There was no game-changer (and also no Demi Moore triumph) at tonight's Directors Guild of America Awards.
The Artist took the top film honor for helmer Michel Hazanavicius.
The DGA recipient hasn't lost the Best Director prize at the Oscars in a decade; since 1948, the guild's pick has been denied Academy Awards glory just six times.
First-time winner Hazanavicius got his trophy the hard way: He beat DGA Award vets Fincher, Scorsese, Midnight in Paris' Woody Allen and The Descendants' Alexander Payne. All but Fincher will compete at the Oscars.
On the TV side, The Killing won for drama-series directing, while Curb Your Enthusiasm won for comedy series—and in the process thwarted Fred Savage, looking for his first win after four career nominations. Savage was up for helming an episode of Modern Family.
Moore, meanwhile, lost out on what would've been a nice way to end a bad week: a DGA Award in the TV-movies and miniseries category.
The group effort that was the Lifetime movie Five, featuring nominated directing work by Moore, Jennifer Aniston and Alicia Keys, got outpolled by The Kennedys. (One of Moore's other Five codirectors, Patty Jenkins, who won for calling the shots on the pilot of The Killing, told our own Marc Malkin that the star, despite the headlines, "was doing great.")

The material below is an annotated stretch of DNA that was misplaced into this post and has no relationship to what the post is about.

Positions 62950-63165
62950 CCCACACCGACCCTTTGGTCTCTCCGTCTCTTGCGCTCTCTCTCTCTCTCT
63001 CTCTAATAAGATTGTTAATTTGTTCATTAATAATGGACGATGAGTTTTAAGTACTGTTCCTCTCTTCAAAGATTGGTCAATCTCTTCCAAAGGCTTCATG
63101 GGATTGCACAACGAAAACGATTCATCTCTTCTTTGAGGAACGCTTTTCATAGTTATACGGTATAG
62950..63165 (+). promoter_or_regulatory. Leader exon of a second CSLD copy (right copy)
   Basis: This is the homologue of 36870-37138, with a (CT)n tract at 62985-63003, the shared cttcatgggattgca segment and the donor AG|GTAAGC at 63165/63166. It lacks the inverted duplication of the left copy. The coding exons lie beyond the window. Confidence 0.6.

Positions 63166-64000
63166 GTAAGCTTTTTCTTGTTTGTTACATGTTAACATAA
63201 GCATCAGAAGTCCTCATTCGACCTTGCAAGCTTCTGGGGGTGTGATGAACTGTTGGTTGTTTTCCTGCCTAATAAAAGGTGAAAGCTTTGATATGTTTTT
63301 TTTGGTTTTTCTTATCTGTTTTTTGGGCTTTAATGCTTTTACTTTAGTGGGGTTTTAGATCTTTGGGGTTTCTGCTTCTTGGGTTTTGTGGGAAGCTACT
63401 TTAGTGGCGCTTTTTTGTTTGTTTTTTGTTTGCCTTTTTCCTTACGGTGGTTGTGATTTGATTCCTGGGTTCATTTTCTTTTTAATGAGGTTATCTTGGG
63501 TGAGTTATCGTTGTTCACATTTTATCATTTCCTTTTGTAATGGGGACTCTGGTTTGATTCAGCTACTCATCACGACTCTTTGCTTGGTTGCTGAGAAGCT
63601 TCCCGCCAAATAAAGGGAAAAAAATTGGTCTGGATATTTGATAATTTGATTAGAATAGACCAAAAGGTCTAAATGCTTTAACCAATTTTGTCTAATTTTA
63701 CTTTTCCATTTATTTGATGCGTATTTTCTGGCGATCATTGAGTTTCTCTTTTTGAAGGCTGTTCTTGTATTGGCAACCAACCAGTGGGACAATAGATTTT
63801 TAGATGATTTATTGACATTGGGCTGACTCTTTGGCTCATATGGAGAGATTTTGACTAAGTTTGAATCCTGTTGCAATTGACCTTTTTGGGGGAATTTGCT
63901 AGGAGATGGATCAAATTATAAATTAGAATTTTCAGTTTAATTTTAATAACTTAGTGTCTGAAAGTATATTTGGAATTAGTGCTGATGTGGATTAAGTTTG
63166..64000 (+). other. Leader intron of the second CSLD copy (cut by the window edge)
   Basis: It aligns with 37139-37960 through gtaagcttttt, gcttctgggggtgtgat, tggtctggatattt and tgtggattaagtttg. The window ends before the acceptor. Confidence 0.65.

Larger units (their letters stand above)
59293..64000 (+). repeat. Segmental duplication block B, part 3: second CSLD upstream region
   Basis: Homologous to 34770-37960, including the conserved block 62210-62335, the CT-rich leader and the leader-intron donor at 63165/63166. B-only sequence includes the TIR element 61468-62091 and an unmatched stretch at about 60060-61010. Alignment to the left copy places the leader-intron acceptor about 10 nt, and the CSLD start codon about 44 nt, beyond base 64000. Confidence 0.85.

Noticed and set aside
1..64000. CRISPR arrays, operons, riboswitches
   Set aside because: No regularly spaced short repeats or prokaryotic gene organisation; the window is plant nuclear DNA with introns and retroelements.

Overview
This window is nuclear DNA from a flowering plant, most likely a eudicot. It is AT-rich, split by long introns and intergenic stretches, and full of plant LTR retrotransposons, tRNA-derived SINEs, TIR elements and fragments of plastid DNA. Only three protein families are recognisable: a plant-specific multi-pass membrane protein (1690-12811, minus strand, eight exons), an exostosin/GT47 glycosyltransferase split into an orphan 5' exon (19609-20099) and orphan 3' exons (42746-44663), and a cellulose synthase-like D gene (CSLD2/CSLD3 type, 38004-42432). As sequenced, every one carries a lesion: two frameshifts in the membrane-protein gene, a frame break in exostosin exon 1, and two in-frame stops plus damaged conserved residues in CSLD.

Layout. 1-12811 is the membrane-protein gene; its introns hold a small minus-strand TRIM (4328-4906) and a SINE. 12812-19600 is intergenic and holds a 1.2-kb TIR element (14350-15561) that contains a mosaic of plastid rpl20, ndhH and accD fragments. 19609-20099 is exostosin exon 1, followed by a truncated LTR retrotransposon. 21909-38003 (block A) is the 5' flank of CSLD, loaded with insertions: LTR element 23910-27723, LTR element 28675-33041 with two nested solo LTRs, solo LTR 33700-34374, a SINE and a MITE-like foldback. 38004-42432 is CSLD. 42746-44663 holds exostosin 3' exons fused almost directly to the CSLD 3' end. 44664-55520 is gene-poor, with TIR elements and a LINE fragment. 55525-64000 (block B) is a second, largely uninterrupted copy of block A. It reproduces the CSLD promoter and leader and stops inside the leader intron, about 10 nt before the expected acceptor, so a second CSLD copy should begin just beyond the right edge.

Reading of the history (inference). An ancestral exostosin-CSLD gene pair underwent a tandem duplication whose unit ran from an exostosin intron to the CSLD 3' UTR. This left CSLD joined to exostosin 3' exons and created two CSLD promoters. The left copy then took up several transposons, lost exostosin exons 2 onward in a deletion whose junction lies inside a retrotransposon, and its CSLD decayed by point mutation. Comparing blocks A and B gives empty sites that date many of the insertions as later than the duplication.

Here' s a rundown of the winners of the 64th Annual Directors Guild of America Awards:
Feature Film: Michel Hazanavicius, The Artist
Documentary: Project Nim
Movies for Television and Mini-Series: The Kennedys
Dramatic Series: The Killing
Comedy Series: Curb Your Enthusiasm
Musical Variety: 65th Annual Tony Awards
Reality Programs: Biggest Loser
Daytime Serials: General Hospital
Children's Programs: A Child's Garden of Poetry
Commercials: Noam Murro